With Halloween just a little over a month away, spooky season has arrived. This is the time of year for all things creepy and a new survey reveals how Americans feel about scary movies.

The poll of 2-thousand U.S. adults with streaming subscriptions finds 60% say they like spooky movies that are eerie and sinister, while 27% prefer truly scary movies that are designed to frighten people. It seems those preferences for “spooky” or “scary” films also influence other aspects of their lives.

  • Spooky content lovers are more likely to form a new friendship over a shared interest in the genre (57%), compared to scary content lovers (39%).
  • While 51% of all respondents are fans of true crime, fans of both spooky and scary content agree that fictional horror movies and shows are scarier than true crime content.
  • When watching as a couple, 63% prefer spooky movies to scary ones (53%).

The survey also finds:

  • When it comes to defining eras of horror movies, anything pre-1988 is considered a “classic,” while anything from 1995 forward is considered “modern.”
  • Loving horror flicks seems to be a family tradition, as 68% of parents polled say their kid has asked to watch a scary movie, and two-thirds of parents say they’re fine with it, as long as they’re around.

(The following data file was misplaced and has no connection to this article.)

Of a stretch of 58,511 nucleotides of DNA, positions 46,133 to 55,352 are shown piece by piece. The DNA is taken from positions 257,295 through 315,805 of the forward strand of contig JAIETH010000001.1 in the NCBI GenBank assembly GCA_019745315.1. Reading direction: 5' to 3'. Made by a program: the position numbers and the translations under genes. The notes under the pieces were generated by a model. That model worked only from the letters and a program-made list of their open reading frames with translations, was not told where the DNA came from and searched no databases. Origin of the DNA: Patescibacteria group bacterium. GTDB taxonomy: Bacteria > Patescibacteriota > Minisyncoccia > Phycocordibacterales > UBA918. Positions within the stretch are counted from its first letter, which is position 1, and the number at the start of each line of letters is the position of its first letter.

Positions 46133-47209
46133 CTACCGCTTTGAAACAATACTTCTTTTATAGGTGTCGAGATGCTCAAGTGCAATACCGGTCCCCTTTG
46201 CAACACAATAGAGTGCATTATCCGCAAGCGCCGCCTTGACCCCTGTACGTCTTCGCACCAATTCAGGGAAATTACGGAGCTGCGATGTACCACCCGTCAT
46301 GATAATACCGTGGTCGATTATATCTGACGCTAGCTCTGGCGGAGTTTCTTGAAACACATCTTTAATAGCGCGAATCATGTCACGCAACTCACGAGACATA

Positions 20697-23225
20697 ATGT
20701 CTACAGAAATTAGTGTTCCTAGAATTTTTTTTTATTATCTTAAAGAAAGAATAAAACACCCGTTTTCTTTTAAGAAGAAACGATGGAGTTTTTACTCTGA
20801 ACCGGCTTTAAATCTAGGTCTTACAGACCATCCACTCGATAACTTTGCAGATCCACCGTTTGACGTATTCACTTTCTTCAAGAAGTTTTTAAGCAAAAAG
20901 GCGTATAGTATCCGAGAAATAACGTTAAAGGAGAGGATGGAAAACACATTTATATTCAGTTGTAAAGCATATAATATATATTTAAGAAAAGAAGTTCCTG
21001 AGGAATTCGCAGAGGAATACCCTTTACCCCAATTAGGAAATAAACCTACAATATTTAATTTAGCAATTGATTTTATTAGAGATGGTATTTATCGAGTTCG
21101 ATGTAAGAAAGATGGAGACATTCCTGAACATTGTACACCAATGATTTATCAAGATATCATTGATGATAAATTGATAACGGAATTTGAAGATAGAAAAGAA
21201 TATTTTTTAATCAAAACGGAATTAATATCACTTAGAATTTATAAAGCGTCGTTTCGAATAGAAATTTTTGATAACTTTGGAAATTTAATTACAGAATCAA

• Three-quarters of respondents were 13 or younger when they watched their first horror movie and 53% say they did it without getting their parent’s permission first.
  • Those films left a lasting impression, as 48% still have adverse, visceral reactions to their first horror movie. Looking back, 47% now admit they were probably too young to be watching those movies at the time.
  • The top iconic family-friendly Halloween movies are “Coraline” (40%), “Casper” (37%), “Ghostbusters” (37%), “Corpse Bride” (35%), “Beetlejuice” (28%), “Halloweentown” (16%) and “It’s the Great Pumpkin, Charlie Brown” (10%).
  • The “most iconic” horror film antagonist is Freddy Krueger (54%), followed by Chucky (39%), Ghostface (34%) and Jack Torrance from “The Shining” (31%).
  • As for the most iconic horror film, “Friday the 13th” gets that honor (41%). “Carrie” comes in second (35%), followed by “An American Werewolf in London” (33%), “Halloween” (33%), “A Nightmare on Elm Street” (27%), “Night of the Living Dead” (23%) and “The Exorcist” (9%).

Source: SWNS Digital

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